You still want to make the length of the 4 km arms pretty equal, since any imbalance would couple residual noise of the laser frequency to the differential length measurement. With standard GPS-based surveying methods, the mirrors are positioned with an accuracy on the order of millimeters. There is no need to do this much more accurate, since there are other sources of asymmetry that can couple frequency noise to the differential measurement, such as the differences in absorption and reflection of the mirrors used in the two arms.

• Doesn't it make sense to tune to half a wavelength difference, regardless of how stable your laser is? With a coherence length of $10^{10}$ m, half a wavelength already provides phase differences on the order of $10^{-17}$ or so. I understand the losses in the two arms may fluctuate, but setting the difference as small as possible seems like a sensible thing to do. – Floris Feb 14 '16 at 14:05
• @Floris it should be technically possible to measure the arm length with an accuracy better than a wavelength, and adjust the position of the mirrors accordingly. But as I explained, this does not improve anything if the difference is below a few mm, so we don't bother. Note that we don't use a standard Michelson scheme, but use several more mirrors that form coupled cavities. These cavities are kept on resonance with picometer accuracy using active feedback. The output of the Michelson is kept at 'dark fringe', since that gives the best SNR. Exactly which fringe it is does not matter. – Bas Swinckels Feb 14 '16 at 14:20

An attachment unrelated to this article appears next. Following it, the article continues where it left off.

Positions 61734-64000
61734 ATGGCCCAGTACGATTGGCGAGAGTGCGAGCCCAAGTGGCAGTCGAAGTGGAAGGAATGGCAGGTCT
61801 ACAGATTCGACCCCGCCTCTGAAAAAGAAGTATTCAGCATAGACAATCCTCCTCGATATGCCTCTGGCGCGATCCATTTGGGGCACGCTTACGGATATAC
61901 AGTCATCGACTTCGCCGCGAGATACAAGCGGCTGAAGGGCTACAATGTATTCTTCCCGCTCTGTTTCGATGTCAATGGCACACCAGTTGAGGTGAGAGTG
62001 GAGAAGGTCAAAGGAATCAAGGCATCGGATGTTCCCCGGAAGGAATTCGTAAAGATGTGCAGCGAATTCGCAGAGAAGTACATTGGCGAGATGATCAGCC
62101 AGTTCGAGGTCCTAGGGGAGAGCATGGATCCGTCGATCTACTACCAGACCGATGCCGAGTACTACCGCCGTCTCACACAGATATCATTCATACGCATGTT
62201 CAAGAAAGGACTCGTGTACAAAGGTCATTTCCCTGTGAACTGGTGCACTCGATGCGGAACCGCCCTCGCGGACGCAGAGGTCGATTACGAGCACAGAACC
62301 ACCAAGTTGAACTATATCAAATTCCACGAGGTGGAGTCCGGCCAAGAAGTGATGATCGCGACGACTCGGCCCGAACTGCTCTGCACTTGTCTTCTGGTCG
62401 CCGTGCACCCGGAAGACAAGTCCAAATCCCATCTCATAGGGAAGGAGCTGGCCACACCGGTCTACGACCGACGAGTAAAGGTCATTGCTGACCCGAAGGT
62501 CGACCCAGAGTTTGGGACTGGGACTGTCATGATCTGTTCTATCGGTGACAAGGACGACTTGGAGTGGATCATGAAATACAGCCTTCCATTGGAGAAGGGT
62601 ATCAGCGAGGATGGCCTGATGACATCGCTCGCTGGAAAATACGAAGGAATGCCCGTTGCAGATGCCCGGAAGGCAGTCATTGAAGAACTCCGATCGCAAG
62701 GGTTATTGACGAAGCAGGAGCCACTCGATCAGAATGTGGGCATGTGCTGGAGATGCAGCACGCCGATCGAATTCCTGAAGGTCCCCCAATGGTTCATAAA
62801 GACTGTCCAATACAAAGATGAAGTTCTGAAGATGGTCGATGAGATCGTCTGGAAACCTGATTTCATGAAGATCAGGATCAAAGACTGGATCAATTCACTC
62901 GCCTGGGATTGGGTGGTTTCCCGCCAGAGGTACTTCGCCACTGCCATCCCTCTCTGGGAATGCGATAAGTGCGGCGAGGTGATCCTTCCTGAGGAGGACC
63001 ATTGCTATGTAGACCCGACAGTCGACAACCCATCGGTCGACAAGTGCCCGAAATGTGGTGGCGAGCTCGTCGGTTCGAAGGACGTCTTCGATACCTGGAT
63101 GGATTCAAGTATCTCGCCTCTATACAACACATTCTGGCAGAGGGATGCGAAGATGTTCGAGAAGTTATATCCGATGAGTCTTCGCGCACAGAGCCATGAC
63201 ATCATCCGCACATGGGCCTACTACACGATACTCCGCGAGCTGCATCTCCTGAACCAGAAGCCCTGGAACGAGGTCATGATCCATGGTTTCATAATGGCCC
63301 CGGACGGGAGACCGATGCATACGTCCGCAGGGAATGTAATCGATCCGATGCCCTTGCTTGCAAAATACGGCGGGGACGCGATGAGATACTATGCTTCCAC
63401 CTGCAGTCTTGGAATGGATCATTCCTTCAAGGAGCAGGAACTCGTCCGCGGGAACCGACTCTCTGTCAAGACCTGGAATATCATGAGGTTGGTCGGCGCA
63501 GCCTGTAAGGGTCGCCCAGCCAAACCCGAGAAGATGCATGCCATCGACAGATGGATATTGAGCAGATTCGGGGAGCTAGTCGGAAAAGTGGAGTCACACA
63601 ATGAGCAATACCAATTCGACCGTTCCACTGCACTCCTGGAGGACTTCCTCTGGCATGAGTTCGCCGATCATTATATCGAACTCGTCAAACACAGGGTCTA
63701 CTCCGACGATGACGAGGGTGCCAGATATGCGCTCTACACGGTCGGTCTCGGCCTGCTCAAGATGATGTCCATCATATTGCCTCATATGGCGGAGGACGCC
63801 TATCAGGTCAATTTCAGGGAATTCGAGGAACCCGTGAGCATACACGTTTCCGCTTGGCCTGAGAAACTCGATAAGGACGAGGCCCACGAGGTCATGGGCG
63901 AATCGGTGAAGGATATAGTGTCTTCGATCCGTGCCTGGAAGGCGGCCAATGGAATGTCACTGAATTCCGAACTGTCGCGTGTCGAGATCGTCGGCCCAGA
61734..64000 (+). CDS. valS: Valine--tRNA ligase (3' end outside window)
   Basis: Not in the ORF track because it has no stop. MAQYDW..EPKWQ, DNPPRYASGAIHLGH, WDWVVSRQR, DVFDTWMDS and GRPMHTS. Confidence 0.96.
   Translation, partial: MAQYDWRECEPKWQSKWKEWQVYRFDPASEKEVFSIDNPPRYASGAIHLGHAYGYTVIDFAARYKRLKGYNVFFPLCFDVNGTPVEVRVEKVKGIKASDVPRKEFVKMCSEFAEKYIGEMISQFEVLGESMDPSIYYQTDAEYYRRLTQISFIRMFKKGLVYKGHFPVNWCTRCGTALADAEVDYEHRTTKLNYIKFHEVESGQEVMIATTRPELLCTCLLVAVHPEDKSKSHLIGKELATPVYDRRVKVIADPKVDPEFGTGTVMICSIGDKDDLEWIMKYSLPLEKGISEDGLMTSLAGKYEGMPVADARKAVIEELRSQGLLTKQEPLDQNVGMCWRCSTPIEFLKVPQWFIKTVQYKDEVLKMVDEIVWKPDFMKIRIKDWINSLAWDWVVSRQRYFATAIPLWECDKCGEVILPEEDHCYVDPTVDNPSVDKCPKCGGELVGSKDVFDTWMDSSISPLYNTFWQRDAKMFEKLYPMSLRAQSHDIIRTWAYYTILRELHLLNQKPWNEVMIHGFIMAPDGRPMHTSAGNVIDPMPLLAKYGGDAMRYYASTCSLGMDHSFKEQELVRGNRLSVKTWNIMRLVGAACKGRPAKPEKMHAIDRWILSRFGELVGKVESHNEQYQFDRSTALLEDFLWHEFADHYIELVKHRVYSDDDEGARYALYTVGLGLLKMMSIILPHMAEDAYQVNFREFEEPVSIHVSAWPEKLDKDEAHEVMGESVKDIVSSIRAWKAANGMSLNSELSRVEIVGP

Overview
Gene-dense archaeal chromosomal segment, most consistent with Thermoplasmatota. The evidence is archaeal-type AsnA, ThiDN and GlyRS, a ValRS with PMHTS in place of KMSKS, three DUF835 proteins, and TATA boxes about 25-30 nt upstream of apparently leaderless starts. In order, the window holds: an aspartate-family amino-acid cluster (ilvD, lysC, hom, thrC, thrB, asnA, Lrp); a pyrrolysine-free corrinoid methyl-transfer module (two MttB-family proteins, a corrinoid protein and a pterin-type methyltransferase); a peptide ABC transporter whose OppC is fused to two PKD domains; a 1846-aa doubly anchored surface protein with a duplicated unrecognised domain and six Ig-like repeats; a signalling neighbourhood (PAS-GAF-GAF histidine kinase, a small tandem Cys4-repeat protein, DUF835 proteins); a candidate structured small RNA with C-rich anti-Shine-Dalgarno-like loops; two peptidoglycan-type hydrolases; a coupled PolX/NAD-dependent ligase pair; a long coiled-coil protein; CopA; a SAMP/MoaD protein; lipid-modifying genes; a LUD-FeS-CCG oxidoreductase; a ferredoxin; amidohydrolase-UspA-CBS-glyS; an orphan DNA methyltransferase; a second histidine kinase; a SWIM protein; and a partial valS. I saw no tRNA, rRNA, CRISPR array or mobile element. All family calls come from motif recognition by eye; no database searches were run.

• Thanks for the details. I understand the need to be at dark fringe - which is why I said "half a wavelength". I don't understand why a larger path difference won't couple phase noise - but I think you are saying "it is negligible compared to other noise terms". But then why bother with such a stable laser - a less stable laser and smaller path difference would have the same effect? – Floris Feb 14 '16 at 14:40
• @Floris Frequency noise of the laser can couple to the differential length measurement via several mechanisms: arm length differences, asymmetry of arm finesse and loss asymmetry. The last two depend on mirror coating and polishing, and are probably on the order of $10^{-3} .. 10^{-4}$. The asymmetry in arm lengths is several mm over 4 km (around $10^{-6}$). So the arm length asymmetry is negligible compared to other asymmetries, while you still need to worry about laser frequency since it couples via other asymmetries. – Bas Swinckels Feb 14 '16 at 14:51